Sports fans are eagerly anticipating the start of the new National Hockey League (NHL) season beginning next month.
I have always loved ice hockey especially its history. Growing up I was fascinated by the statistics, and the growth of ice hockey as a sport. I remember reading about the Westmount Arena, the home of the NHL’s Montreal Canadiens and Montreal Wanderers. I read vague passages of how a fire destroyed the arena and how the aftermath of the fire nearly collapsed the NHL in its first season. Life moved on for me, science began to preoccupy my passion, and following ice hockey slowly became less of a pressing concern for me. However, when I began to study fire sciences around 2008, I realized there was a synthesis there. I started to realize why (or at least hypothesize why) the Westmount Arena was destroyed by fire. Naturally I wanted to write about it; history, sports and fire science- bringing all three subjects together – Awesome. So I devoured newspaper articles, old images, old books. As I did this though, I started to learn important skills on how to find information. How to do proper analysis of primary sources, and how to dig deeper into literature. One result was this paper I wrote here (shared online courtesy of the Society of International Hockey Research) published in 2011.
That paper is not directly meant for a scientific audience, but it has a few things of interest for the fire safety scientist. The paper is mainly written for the sports lover – with little subtle touches of fire science sprinkled in. Today I find the paper a great lesson of synthesizing different subjects together for study and contributing something intended for a broad audience. If your curious about the origins of the National Hockey League, the fire of Westmount Arena, then this paper is a great piece to read to get some background on early professional sports.
Though if i were to write it again with what i know now ………
An excerpt is shown above which provides some old photos of the fire’s aftermath to Westmount arena.
Last month the company Lego released their Research Institute set (conceived by geoscientist Ellen Kooijman to promote science careers for women). The set features a woman chemist, a woman astronomer, and a woman archaeologist. The set sold out on the first day (online and in-store). I managed to pick up a set though to support the message of promoting women in sciences. The set is challenging and fun. However, I wish they would have included a woman fire engineer in the set (they did propose to include an electrical engineer in the concept stage of the set and arguably the chemist could be considered a chemical engineer). However, I can modify and create. Maybe I will re-create a scene where one of my favorite engineers of all time, Margaret Law, performs fire experiments as she did in the 1960s at the Fire Research Station (future blog entry).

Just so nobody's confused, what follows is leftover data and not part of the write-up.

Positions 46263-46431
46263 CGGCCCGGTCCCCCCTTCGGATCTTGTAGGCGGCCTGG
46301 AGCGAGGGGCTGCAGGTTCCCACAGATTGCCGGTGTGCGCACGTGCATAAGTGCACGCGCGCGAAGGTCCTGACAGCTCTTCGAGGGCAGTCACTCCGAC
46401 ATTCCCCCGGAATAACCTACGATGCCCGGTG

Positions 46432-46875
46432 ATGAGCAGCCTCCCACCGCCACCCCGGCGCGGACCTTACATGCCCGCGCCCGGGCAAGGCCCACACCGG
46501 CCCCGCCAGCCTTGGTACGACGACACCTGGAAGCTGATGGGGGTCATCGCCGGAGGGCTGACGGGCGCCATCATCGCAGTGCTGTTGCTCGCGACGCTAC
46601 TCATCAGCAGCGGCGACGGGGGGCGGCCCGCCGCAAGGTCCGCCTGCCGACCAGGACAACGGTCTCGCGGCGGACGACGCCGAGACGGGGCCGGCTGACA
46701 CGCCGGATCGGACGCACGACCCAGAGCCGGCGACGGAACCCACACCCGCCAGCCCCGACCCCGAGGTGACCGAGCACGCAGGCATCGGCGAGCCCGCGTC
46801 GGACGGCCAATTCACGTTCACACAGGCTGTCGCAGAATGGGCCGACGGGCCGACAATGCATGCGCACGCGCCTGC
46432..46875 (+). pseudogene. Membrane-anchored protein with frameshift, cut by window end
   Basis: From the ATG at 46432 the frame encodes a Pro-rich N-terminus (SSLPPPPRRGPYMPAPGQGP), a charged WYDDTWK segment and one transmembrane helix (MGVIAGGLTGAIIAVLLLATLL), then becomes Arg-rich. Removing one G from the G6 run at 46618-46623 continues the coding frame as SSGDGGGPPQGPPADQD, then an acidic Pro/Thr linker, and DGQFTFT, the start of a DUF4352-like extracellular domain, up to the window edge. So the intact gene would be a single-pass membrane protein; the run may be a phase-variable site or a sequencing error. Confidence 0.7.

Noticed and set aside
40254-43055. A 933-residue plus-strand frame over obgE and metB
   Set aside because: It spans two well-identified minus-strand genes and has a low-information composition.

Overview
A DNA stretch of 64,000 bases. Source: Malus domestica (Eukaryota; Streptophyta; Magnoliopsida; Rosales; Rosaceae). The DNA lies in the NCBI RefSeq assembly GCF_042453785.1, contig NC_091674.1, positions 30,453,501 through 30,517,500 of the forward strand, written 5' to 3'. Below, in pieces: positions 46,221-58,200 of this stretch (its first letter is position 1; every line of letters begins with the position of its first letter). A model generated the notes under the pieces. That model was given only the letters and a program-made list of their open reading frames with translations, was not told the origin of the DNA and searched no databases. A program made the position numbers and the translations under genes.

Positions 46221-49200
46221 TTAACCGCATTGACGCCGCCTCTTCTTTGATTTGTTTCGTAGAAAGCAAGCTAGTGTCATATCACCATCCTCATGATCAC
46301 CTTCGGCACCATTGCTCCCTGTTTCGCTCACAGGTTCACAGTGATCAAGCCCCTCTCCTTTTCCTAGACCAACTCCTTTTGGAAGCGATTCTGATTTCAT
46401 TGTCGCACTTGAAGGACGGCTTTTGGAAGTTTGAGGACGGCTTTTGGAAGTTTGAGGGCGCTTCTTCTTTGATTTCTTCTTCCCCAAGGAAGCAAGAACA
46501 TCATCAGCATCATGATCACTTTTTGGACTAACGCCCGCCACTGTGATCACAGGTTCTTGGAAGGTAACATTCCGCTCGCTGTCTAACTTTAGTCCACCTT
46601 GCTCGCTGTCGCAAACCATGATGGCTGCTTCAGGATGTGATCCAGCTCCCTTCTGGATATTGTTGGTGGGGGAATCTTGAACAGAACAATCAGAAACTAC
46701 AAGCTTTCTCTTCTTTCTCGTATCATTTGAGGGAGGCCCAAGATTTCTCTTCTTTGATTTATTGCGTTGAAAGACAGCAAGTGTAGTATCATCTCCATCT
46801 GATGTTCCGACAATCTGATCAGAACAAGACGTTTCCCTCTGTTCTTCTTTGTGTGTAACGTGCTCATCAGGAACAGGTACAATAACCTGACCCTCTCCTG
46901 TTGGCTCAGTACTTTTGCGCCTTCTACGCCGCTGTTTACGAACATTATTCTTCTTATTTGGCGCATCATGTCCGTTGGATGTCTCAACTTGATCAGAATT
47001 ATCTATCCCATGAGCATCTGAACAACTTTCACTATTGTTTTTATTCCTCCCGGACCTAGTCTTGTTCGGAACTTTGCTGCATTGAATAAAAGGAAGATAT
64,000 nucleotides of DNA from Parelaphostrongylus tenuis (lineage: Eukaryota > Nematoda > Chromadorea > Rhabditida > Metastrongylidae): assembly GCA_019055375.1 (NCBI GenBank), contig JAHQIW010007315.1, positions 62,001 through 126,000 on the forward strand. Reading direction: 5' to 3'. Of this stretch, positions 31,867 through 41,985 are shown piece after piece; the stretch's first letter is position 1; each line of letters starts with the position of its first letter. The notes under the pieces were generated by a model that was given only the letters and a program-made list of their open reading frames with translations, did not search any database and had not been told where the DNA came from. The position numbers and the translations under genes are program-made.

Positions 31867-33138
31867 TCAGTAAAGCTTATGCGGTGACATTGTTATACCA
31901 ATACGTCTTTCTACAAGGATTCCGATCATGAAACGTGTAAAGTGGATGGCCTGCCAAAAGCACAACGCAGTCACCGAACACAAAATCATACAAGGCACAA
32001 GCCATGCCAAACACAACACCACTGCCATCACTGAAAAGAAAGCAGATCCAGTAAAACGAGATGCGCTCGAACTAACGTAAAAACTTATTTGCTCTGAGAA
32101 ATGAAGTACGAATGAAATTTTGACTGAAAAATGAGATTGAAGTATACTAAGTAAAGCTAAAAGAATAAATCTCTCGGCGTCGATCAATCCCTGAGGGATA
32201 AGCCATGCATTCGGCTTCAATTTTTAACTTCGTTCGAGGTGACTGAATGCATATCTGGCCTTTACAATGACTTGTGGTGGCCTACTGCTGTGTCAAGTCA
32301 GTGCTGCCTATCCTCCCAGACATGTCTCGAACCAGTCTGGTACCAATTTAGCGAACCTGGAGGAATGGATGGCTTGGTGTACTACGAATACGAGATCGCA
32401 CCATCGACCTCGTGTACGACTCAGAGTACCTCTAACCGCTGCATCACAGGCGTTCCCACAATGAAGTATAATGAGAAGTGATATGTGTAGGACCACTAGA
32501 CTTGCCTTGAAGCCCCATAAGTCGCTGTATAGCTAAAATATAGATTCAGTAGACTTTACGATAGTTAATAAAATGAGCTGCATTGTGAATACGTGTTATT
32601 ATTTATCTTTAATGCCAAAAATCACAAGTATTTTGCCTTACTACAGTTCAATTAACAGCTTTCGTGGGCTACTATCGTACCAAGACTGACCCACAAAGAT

I find there are a lot of engineers and architects I come across (men and women) who are embracing Lego sets these days. Quite often when I go into offices, I always see the Lego Architecture sets displayed on the book shelf’s of my colleagues. These sets are great for stress relief after a hectic day. They are great to ponder things over. And they are visibly pleasing in the corner of an office. These sets are no longer merely childern’s toys, but something educational for all ages. I take things further though. Recently I purchased the 2200 plus piece vintage fire hall set (naturally – vintage and fire) and began assembling it (pictured) . As a scientist, I question; ‘What makes my Lego fit together so well?’ So a while back I decided to investigate just that using a Scanning Electron Microscope. You may remember this from a previous blog where I challenged the reader to identify several materials (concrete, a steel and a plastic- the ‘plastic’ being lego) as mystery Scanning Electron Microscope images. For the Lego, I wanted to measure out the precision of a Lego piece to the micro-metre and get an idea just how snug they connect (pictured below) and what was going on at the microscopic level of these tiny interlocking bricks.
The lettering was most interesting (the letter E is blown up and pictured left). But in general the indents on the piece were precise to the micro-metre. I have been told that the tolerance of Lego is actually up to 2 microns.
Now things I wonder next. Could having too many Lego in a home be a fuel load hazard for a fire? Giving that Lego is said to be made of Acrylonitrile Butadiene Styrene (anything with sytrene can be nasty toxicity wise when heated) I think I would rather avoid doing any high temperature tests for now. Instead, I could look into the compressive strength of Lego answering how tall can I make lego….but that has been done.